Published: Wed, October 10, 2018
Tech | By

The xCloud Project Centers Gaming on you

The xCloud Project Centers Gaming on you

Microsoft has unveiled their revolutionary Project xCloud - a streaming service set to bring Xbox One game to mobiles, PC, and consoles no matter where you are.

Ubisoft had already outlined its perspective on cloud gaming earlier in the year; "There will be one more console generation [after Xbox One, PlayStation 4, Nintendo Switch] and then after that, we will be streaming, all of us", CEO Yves Guillemot told Variety in June.

United States tech giant Microsoft is now testing a streaming service for its Xbox console titled Project xCloud.

The games played across the globe now are mostly dictated by the devices used by the individuals. Project xCloud is a major leap for the company as it will provide its users with the Xbox experience through various devices such as mobile and tablet devices. Project xCloud's state-of-the-art global game-streaming technology will offer you the freedom to play on the device you want without being locked to a particular device.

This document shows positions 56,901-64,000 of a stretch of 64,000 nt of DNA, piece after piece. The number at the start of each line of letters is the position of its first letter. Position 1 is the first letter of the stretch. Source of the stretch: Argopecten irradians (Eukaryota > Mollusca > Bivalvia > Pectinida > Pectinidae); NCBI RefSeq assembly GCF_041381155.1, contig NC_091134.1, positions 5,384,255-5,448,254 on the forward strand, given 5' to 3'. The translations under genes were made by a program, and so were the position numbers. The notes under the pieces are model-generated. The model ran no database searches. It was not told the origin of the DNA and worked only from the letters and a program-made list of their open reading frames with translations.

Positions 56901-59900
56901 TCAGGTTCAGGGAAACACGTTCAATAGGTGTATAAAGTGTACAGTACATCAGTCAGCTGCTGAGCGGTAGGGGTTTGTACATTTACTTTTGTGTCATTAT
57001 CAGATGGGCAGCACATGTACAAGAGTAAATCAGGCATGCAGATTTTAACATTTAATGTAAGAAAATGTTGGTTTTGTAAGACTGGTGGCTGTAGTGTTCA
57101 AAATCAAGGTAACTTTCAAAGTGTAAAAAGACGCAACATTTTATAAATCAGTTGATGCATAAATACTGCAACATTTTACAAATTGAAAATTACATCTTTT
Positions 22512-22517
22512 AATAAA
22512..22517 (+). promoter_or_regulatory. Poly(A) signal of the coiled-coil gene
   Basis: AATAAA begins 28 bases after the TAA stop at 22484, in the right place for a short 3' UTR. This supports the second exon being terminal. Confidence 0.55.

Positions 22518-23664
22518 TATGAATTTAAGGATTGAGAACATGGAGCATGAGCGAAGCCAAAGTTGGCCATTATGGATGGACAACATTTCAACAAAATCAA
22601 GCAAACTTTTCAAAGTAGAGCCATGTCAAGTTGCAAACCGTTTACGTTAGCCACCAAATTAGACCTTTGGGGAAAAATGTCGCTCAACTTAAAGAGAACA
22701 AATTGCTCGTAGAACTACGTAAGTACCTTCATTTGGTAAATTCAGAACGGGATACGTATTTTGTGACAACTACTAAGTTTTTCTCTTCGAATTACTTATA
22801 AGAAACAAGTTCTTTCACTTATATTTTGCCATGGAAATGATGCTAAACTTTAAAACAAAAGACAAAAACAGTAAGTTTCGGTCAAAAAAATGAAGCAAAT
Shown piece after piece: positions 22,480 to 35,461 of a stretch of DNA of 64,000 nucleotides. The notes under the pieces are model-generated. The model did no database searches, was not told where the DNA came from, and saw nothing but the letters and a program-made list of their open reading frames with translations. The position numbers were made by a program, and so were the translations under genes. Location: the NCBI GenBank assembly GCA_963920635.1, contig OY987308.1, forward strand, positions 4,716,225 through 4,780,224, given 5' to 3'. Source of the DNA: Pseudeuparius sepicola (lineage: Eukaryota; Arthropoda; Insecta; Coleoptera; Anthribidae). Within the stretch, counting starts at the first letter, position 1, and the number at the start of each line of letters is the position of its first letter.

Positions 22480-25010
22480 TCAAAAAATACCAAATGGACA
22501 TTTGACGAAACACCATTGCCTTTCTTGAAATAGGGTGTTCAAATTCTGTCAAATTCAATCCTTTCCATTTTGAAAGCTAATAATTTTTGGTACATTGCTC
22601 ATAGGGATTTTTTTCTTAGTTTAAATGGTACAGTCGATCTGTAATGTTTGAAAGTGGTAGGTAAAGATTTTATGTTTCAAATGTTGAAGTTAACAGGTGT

Microsoft stated that they are focusing on delivering an awesome and value-added experience to the existing Xbox players and on enabling the developers to scale to numerous new players across the devices.

Project xCloud is Microsoft's take on Google's Project Stream. Would you use a controller on your mobile or touchscreen?

Compatibility with existing and future Xbox games has been enabled by building out custom hardware in Microsoft data centres. Microsoft's Project xCloud could make it happen. It says the system works on devices paired with an Xbox Wireless Controoller though Bluetooth, and games are also playable using a touch overlay. Microsoft is now testing this service and it will be rolled out for pubic trials in 2019.

Microsoft themselves seem to be sure about the success of such an endeavour, in spite of the complexities they will inevitably face.

"Cloud game-streaming is a multi-faceted, complex challenge". It aims to deliver "high-quality experiences at the lowest possible bitrates that work across the widest possible networks", and that includes a promise for 4G and 5G rollout, too.

The team at Microsoft Research are working towards creating ways to curb the latency with the help of advancement in networking topology and video decoding and encoding.

At the moment, the tests are running at 10 megabits per second, and the test will become public sometime in 2019.

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